Bringing this system to the US is possible and we came close with the public option in the Affordable Care Act before it was gutted. Whatever the solution is, the system at present just gets worse and worse as we let things drag on and on and accrue inefficiencies like barnacles -- middle-men and administrators siphoning off billions of dollars doing absolutely nothing at all but generating paperwork and misery.
It would be an honor if you were donating your own time or money for that charity care, there is no honor in theft
 

lymphocyte

2+ Year Member
Feb 27, 2015
2,035
3,324
81
COPD 50/50 Club
Status
Resident [Any Field]
I’m saying you are on a thief’s payroll and shouldn’t pretend it’s honorable

You aren’t being charitable in treating those people
I didn't say I was being charitable. I said it was an honour to treat people without bankrupting them. I can confidently say nobody I've treated has had financial ruin as a result, because of the system I work in. It's the system I feel honoured to participate in (and defend). And about 90% of the country rates that system as good or very good -- it's wildly popular.

You seem to be calling that system a product of thievery. But thievery requires stealing, and stealing presupposes a right to property. Do you think that right is a legal or natural right? Genuinely curious.
 
Last edited:

sb247

Doer of things
5+ Year Member
Jul 5, 2012
19,796
29,431
131
Galt's Gulch
I didn't say I was being charitable. I said it was an honour to treat people without bankrupting them. I can confidently say nobody I've treated has had financial ruin as a result, because of the system I work in. It's the system I feel honoured to participate in (and defend). And about 90% of the country rates that system as good or very good -- it's wildly popular.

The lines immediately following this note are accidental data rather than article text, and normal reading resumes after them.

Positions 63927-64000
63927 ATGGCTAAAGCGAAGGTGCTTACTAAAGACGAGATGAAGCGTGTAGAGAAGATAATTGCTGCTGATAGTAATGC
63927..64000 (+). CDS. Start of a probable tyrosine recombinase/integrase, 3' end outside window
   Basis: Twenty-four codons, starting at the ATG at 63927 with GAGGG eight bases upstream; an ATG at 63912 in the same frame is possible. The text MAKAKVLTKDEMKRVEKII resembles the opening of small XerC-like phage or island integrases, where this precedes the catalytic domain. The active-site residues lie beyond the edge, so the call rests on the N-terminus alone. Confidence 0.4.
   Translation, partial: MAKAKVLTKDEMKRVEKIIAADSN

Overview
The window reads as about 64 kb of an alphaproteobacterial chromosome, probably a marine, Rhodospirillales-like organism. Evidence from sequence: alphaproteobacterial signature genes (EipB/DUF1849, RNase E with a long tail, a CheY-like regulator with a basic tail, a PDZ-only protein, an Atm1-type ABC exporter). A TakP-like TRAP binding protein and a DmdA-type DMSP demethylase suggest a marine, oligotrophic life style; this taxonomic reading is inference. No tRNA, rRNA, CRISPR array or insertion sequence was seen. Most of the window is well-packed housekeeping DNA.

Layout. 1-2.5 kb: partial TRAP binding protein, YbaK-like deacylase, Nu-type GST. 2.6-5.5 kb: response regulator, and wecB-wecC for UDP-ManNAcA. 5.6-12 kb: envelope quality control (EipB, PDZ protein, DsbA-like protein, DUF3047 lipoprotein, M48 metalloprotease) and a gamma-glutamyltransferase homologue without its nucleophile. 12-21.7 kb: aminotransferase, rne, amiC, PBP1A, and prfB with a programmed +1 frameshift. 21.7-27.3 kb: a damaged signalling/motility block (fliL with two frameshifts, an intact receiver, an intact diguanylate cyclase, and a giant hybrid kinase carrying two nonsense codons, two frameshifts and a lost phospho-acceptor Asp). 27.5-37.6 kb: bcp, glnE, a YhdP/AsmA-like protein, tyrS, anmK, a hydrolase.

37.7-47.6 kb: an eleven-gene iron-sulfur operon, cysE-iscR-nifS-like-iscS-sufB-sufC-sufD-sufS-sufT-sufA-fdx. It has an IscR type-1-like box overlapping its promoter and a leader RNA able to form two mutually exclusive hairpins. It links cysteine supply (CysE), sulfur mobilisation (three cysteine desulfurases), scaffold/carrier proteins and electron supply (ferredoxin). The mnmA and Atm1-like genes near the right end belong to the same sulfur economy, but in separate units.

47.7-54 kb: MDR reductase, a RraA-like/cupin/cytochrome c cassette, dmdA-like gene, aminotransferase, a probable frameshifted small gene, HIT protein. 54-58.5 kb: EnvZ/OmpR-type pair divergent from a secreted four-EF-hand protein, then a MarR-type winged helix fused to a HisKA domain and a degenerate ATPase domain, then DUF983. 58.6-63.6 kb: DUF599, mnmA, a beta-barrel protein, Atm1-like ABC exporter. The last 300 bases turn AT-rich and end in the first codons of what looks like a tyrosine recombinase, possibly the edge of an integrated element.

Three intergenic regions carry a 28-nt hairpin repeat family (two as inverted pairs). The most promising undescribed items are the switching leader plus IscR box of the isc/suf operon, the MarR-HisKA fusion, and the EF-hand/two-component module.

You seem to be calling that system a product of thievery. But thievery requires stealing, and stealing presupposes a right to property. Do you think that right is a legal or natural right? Genuinely curious.
Natural. I’m not interested in something as fleeting as legal rights
 

sb247

Doer of things
5+ Year Member
Jul 5, 2012
19,796
29,431
131
Galt's Gulch
As a member of the military you're on the same thief's payroll :thinking:
The only differences being that protection of rights against invaders is a legitimate function of a govt, could absolutely be handled without a progressive income tax

You want to argue against mission creep, inefficiency in the military, and against funding it with a progressive income tax? I’m with you.
 

lymphocyte

2+ Year Member
Feb 27, 2015
2,035
3,324
81
COPD 50/50 Club
Status
Resident [Any Field]
Natural. I’m not interested in something as fleeting as legal rights
Over three thousand years of human experience tells us that there's nothing more fleeting than natural rights, because ultimately the only thing that comes between you and a bullet (or dagger or pick-axe) is the law and the State-sanctioned apparatus empowered to enforce that law -- or nothing at all.

The ONLY kind of rights that have endured in human history have been legal rights. So how are they fleeting?
 

lymphocyte

2+ Year Member
Feb 27, 2015
2,035
3,324
81
COPD 50/50 Club
Status
Resident [Any Field]